Canada: Proposed National Instrument Seeks To Harmonize Prospectus And Continuous Disclosure Requirements

Last Updated: July 26 2007
Article by Andrew Powers

Most Read Contributor in Canada, September 2016

The Canadian Securities Administrators published for comment proposed National Instrument 41-101 General Prospectus Requirements, two related proposed forms and a proposed companion policy (collectively, the Proposed Rule). The CSA also proposed consequential amendments to a number of national instruments, forms and policies. The Proposed Rule and consequential amendments represent another step towards harmonizing securities laws across Canada.

In Ontario, OSC Rule 41-501 General Prospectus Requirements came into force in December 2000. OSC Rule 41-501 has since been adopted as the long form prospectus rule by all other jurisdictions in Canada. Some jurisdictions, however, have maintained local rules and forms, such that prospectus issuers have the option of complying with local requirements.

A national short form prospectus regime was also adopted in December 2000. The short form prospectus requirements were streamlined and harmonized with the continuous disclosure regime when amended and restated National Instrument 44-101 Short Form Prospectus Distributions came into force in December 2005.

The stated purpose of the Proposed Rule is to create a comprehensive, seamless and transparent set of national prospectus requirements for all issuers. The following will highlight some of the significant provisions of the Proposed Rule.

Certificate Requirements

One of the significant changes is the introduction of a "substantial beneficiary" concept (other than in Ontario, which is not adopting this concept). Substantial beneficiaries of an offering will be required to sign a prospectus, thereby attracting liability for misleading statements. Control of the issuer or a significant business of the issuer and direct or indirect receipt of 20% or more of the proceeds of a distribution are both required to bring a person or company under the definition of a "substantial beneficiary". This proposed change could impact offerings where the proceeds of a distribution are used to pay the vendor of an entity being acquired by the issuer.

Material Contracts

The Proposed Rule retains the requirement to file material contracts with a final prospectus, and attempts to correct a general inconsistency with respect to material contracts filed by providing some clarity with respect to which contracts cannot be considered in the "ordinary course of business" and must therefore be filed. In addition, the Proposed Rule seeks to clarify the issue of redaction and omission. Contracts containing confidential or sensitive information may be redacted; however the CSA has clarified that a provision cannot be redacted or omitted if it contains information that would be necessary for the reader to understand the nature of the obligations of the contract.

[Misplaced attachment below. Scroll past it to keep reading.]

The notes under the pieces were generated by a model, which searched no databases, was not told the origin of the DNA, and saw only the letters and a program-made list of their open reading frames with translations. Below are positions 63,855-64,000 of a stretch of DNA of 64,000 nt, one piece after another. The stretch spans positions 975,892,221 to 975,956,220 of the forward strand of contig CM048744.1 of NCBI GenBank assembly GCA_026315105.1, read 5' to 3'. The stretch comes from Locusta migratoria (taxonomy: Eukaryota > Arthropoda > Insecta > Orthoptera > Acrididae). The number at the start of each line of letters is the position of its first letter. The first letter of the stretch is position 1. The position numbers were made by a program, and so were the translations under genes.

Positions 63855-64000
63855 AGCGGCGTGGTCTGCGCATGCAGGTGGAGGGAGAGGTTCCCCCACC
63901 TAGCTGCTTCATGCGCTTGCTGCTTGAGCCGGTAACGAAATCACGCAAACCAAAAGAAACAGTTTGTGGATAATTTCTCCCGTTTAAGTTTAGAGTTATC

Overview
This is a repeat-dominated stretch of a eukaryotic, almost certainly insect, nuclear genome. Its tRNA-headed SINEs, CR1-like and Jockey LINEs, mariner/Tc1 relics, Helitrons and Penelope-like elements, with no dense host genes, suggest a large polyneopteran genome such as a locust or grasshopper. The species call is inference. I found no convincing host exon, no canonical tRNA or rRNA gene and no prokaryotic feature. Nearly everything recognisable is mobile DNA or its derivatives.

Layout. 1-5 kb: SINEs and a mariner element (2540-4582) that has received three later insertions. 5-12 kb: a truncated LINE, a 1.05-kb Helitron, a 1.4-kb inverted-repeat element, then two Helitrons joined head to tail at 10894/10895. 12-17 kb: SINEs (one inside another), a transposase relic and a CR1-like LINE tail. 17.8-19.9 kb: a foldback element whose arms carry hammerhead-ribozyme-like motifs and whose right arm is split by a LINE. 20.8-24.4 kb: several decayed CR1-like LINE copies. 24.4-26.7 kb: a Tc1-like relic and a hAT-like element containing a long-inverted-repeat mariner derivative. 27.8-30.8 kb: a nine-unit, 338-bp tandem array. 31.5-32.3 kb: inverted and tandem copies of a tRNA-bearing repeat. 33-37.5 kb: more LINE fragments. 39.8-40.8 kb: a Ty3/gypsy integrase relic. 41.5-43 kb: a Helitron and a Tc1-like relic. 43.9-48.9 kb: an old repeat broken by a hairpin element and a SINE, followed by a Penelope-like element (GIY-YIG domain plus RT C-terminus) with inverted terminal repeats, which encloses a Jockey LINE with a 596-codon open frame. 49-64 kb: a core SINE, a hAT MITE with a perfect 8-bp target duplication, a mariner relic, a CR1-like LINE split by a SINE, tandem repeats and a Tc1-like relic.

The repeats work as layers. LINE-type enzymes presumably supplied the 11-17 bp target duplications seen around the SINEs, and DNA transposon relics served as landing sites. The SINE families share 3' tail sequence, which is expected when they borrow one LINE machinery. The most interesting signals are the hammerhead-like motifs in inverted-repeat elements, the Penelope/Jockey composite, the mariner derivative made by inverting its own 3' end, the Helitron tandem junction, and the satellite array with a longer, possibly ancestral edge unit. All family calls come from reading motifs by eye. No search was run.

Bona Fide Estimate of Range of Offering Price

Another proposed change will require issuers to disclose in the preliminary prospectus a bona fide estimate of the range within which the offering price or number of securities being distributed is expected to be set. This approach is generally consistent with the current practice in the United States, and in any event underwriters typically estimate pricing in "green sheets". Capitalization tables, earnings coverage information and other pro forma information are to be completed using the mid-point of the offering range, providing investors with meaningful information in a preliminary prospectus.

Distribution of Securities to Underwriters

The Proposed Rule seeks to protect against the practice of so-called "back door underwriting" by limiting compensation securities to 5% of the base offering. The proposed change may have the effect of hindering the fundraising efforts of junior and mid-cap issuers, who often rely on compensation options and warrants to compensate investment dealers for the effort involved in financing a small offering.

The Proposed Rule would harmonize and consolidate the general prospectus requirements across Canada. The Proposed Rule would also substantially harmonize the general prospectus requirements with the continuous disclosure and short form prospectus regimes. For example, the significant acquisition requirements in the Proposed Rule have been harmonized with the business acquisition reports under Part 8 of NI 51-102, including taking into consideration the differences between requirements for venture and non-venture issuers.

The Proposed Rule takes into consideration changes in the principles underlying the existing general prospectus requirements that the CSA identified as a result of regulatory reviews, applications for exemptive relief, and public comment and consultation. In this respect, the Proposed Rule presents an opportunity to clarify confusing regulatory requirements and obligations in the existing general prospectus requirements, which should result in more efficient and effective regulation of capital markets.

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